The National Energy Guarantee announced today is a new approach to the perennial policy challenge of cutting emissions from electricity generation without crudely picking winners or jeopardising reliability.

“APPEA supports market-based policies which deliver least cost abatement, without putting at risk Australia’s trade-exposed industries.  Our principles-based approach means that we are open to supporting different models, provided they deliver similar results,” said APPEA Chief Executive Dr Malcolm Roberts.

“We have supported an emissions-intensity scheme and a clean energy target.  At first inspection, the National Energy Guarantee offers a new way to cut emissions, in line with Australia’s international commitments, while strengthening reliability.

“The guarantee will impose new obligations on electricity retailers to deliver dispatchable power while reducing the emissions intensity of their generation mix.

“It will be vital that there is certainty about these obligations and the regulatory arrangements do not inhibit the entry of new retailers.

“The guarantee makes no changes to the Renewable Energy Target (RET).  Renewable energy will continue to have a growing, mandated share of the national electricity market to 2020, with that share fixed until 2030.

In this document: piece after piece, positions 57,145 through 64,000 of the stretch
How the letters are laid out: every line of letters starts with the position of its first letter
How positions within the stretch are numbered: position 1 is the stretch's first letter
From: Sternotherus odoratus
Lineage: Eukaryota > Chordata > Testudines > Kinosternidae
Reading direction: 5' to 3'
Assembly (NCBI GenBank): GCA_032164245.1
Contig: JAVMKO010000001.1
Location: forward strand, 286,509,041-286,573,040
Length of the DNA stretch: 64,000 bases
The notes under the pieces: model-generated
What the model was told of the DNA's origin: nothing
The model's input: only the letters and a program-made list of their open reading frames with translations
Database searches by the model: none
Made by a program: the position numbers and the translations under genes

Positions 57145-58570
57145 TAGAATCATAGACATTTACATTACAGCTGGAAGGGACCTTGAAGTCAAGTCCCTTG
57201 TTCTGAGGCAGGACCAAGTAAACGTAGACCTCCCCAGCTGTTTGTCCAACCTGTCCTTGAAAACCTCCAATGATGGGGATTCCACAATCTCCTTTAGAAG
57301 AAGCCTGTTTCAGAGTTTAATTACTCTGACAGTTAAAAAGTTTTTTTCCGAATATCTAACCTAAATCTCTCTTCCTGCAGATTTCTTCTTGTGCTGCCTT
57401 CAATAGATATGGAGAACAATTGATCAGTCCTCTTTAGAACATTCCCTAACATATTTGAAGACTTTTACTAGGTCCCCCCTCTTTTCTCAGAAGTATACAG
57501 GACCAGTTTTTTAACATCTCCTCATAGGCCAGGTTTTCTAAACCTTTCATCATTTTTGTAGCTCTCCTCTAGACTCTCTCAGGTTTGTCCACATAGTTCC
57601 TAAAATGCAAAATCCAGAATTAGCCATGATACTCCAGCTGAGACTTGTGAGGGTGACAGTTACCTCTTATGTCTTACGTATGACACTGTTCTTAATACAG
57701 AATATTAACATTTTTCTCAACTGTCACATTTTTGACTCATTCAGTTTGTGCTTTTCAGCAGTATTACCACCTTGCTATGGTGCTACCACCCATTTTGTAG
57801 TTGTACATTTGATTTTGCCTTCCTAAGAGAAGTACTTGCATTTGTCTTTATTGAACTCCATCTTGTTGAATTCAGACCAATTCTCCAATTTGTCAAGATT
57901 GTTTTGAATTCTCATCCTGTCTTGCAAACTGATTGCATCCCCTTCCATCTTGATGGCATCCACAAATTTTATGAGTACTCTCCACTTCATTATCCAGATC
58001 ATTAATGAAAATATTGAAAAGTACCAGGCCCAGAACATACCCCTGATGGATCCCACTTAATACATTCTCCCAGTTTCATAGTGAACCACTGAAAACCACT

“On-call gas-fired electricity generation will continue to back up intermittent renewable generation.  Renewable projects will also have a new incentive to create firm dispatchable power.

“This will provide new opportunities for natural gas and renewables to partner in providing affordable, reliable and low-emissions energy to Australian consumers and industry.

“However, a mix of policy indecision, restrictive regulation and politically motivated bans and moratoriums – particularly in New South Wales and Victoria – has stymied gas exploration and development.

“This threatens Australia’s transition to a cleaner energy future.

“Removing those bans and moratoriums is more important than ever.”

The Government confirmed that the guarantee will ensure electricity used by trade-exposed industries remains exempt from an emissions liability.

Dr Roberts noted that the outcomes of the 2017 Climate Change Review have not yet been finalised.

“It is crucial that the Review’s outcomes complement the announcements made today and that they help Australia meet its emissions reduction commitments at least cost and ensure our climate policy does not make our trade-exposed industries less competitive,” he said.



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